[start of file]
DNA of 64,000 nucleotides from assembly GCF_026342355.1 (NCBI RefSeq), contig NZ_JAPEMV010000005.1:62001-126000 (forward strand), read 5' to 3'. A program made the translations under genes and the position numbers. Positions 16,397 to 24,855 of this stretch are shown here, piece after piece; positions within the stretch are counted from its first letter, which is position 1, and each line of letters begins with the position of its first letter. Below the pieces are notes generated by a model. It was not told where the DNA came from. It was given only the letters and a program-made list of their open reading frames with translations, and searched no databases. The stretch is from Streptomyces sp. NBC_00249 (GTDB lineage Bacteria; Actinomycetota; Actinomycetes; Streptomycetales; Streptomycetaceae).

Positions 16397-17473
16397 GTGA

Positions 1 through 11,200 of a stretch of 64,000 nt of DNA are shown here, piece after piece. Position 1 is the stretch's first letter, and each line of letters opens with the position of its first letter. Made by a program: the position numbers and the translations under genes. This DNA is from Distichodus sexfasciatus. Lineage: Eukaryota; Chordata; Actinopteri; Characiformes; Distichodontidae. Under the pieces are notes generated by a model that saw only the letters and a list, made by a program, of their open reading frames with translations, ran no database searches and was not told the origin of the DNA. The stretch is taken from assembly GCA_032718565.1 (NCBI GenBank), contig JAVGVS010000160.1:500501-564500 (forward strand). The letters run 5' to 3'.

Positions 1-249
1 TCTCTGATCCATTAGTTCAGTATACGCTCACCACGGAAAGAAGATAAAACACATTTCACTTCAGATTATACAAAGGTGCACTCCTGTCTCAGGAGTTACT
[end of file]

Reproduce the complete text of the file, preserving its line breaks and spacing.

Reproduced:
DNA of 64,000 nucleotides from assembly GCF_026342355.1 (NCBI RefSeq), contig NZ_JAPEMV010000005.1:62001-126000 (forward strand), read 5' to 3'. A program made the translations under genes and the position numbers. Positions 16,397 to 24,855 of this stretch are shown here, piece after piece; positions within the stretch are counted from its first letter, which is position 1, and each line of letters begins with the position of its first letter. Below the pieces are notes generated by a model. It was not told where the DNA came from. It was given only the letters and a program-made list of their open reading frames with translations, and searched no databases. The stretch is from Streptomyces sp. NBC_00249 (GTDB lineage Bacteria; Actinomycetota; Actinomycetes; Streptomycetales; Streptomycetaceae).

Positions 16397-17473
16397 GTGA

Positions 1 through 11,200 of a stretch of 64,000 nt of DNA are shown here, piece after piece. Position 1 is the stretch's first letter, and each line of letters opens with the position of its first letter. Made by a program: the position numbers and the translations under genes. This DNA is from Distichodus sexfasciatus. Lineage: Eukaryota; Chordata; Actinopteri; Characiformes; Distichodontidae. Under the pieces are notes generated by a model that saw only the letters and a list, made by a program, of their open reading frames with translations, ran no database searches and was not told the origin of the DNA. The stretch is taken from assembly GCA_032718565.1 (NCBI GenBank), contig JAVGVS010000160.1:500501-564500 (forward strand). The letters run 5' to 3'.

Positions 1-249
1 TCTCTGATCCATTAGTTCAGTATACGCTCACCACGGAAAGAAGATAAAACACATTTCACTTCAGATTATACAAAGGTGCACTCCTGTCTCAGGAGTTACT